Things worth fearing
23 May 2009 18:54
By JASON REZAIAN in Tehran
Over the weekend six more American friends questioned my sanity about going to Iran. "You know there's no dessert in prison, don't you," they'd tease me. That was before Iranian American journalist, Roxana Saberi, was released from prison , which was pretty clear would happen and has now been confirmed.
It seems as though I need something to be afraid of to travel to Iran, otherwise my fellow Americans will just think I'm nuts. So I've racked my brain and come up with two scenarios that have me legitimately concerned, and let me be clear: neither is the fault alone of the Islamic Republic of Iran, and sadly, the US is equally responsible on both counts.
First, when traveling to Iran one needs to carry cold hard cash. There are no local credit cards, as money lending is considered un-Islamic. Complicating matters is that American and Iranian banks have no relationships, and the American government has gone a step further and blocked many banks, which had served as a conduit for getting money to Iranian accounts. The point is, your credit, debit and ATM cards, along with your American express travelers checks are no good in Iran.
So, I'm worried about carrying a big wad of cash with me. The concern isn't that it will be stolen. Sharia law has plenty of laws that serve as a good deterrent for crimes like theft. It's more that I have my own track record of losing important stuff in Iran.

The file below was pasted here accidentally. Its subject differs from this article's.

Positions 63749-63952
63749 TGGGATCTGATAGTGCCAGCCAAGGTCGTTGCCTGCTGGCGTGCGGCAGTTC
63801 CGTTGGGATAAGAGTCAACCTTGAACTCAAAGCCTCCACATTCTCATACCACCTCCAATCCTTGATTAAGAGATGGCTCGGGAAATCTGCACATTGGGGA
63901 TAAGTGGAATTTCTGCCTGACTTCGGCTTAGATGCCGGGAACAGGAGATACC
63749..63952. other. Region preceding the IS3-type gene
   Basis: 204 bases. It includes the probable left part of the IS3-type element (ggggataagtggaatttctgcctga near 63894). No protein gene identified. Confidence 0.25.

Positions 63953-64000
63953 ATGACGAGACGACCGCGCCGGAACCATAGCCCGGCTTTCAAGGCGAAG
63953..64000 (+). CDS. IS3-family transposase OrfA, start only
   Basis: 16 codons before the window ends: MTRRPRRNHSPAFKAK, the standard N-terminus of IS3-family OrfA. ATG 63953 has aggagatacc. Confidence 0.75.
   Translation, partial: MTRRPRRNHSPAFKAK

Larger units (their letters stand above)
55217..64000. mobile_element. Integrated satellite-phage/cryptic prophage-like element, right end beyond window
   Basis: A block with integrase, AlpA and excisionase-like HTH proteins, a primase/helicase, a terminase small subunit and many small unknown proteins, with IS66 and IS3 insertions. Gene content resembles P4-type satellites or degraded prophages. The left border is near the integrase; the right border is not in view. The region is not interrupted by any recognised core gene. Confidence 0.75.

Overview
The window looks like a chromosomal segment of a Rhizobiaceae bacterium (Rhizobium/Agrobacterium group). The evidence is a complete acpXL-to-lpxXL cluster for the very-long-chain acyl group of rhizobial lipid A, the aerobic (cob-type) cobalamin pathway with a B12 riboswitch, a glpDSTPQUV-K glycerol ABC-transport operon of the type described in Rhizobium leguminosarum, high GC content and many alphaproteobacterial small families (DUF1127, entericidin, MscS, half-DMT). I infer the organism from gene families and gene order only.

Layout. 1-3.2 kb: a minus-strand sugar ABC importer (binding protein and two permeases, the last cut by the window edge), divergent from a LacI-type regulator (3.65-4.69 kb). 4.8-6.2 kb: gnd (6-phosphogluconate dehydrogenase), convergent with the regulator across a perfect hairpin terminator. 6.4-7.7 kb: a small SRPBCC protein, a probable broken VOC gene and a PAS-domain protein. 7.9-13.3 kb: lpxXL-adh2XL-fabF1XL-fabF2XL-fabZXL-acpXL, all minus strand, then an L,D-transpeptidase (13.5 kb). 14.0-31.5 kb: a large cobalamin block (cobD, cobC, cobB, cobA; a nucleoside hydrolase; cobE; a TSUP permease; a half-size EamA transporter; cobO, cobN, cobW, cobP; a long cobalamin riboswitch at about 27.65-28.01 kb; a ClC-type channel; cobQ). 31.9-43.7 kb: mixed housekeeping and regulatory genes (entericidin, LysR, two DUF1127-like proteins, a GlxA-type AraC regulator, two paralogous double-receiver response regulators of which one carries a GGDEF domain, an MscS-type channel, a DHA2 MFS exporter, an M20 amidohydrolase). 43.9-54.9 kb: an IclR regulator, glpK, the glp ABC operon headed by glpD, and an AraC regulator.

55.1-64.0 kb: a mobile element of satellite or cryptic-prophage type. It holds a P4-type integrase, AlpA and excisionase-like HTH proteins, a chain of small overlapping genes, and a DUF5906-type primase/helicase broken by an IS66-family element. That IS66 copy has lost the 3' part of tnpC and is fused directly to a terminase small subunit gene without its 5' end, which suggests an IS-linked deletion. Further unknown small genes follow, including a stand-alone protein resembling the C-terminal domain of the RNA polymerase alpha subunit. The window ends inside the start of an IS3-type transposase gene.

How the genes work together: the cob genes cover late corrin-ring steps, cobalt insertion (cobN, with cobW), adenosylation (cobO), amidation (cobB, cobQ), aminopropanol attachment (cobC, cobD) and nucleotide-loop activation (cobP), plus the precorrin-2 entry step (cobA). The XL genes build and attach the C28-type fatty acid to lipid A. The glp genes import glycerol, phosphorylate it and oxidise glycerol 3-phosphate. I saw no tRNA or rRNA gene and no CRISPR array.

Money can be replaced, but lives can't. The thing that concerns me most is the state of the Iranian air fleet. The planes in Iran are a hodgepodge of Russian made "sky fallers" as they are known in Iran, Shah era Boeings, and a handful of Airbus and Fokkers from Europe.
The United States has a ban on the sale of new planes, as well as used aircraft parts to Iran. It's not as though Iran doesn't want to buy Boeings or don't have the money. They do. The US just doesn't let them. The rationale is that they might be used for military purposes.
Now I'm no expert in aeronautics. Seriously, I'm not. I can't sleep on planes, for the simple reason that I sit there awake contemplating how it is that I'm in a large and heavy box that's been thrust high above the ground and stays there long enough to get me where I need to be, (usually.) Still, even I know enough to understand that the parts on a Boeing 777 differ slightly enough that they aren't going to be compatible with an F-16. It doesn't take a scientist to figure that out, but an understanding of business helps a little.
These are the things I'm worried about, but not nearly enough to stop me from going.
This entry first appeared on Jason's blog on the SF Chronile Web site.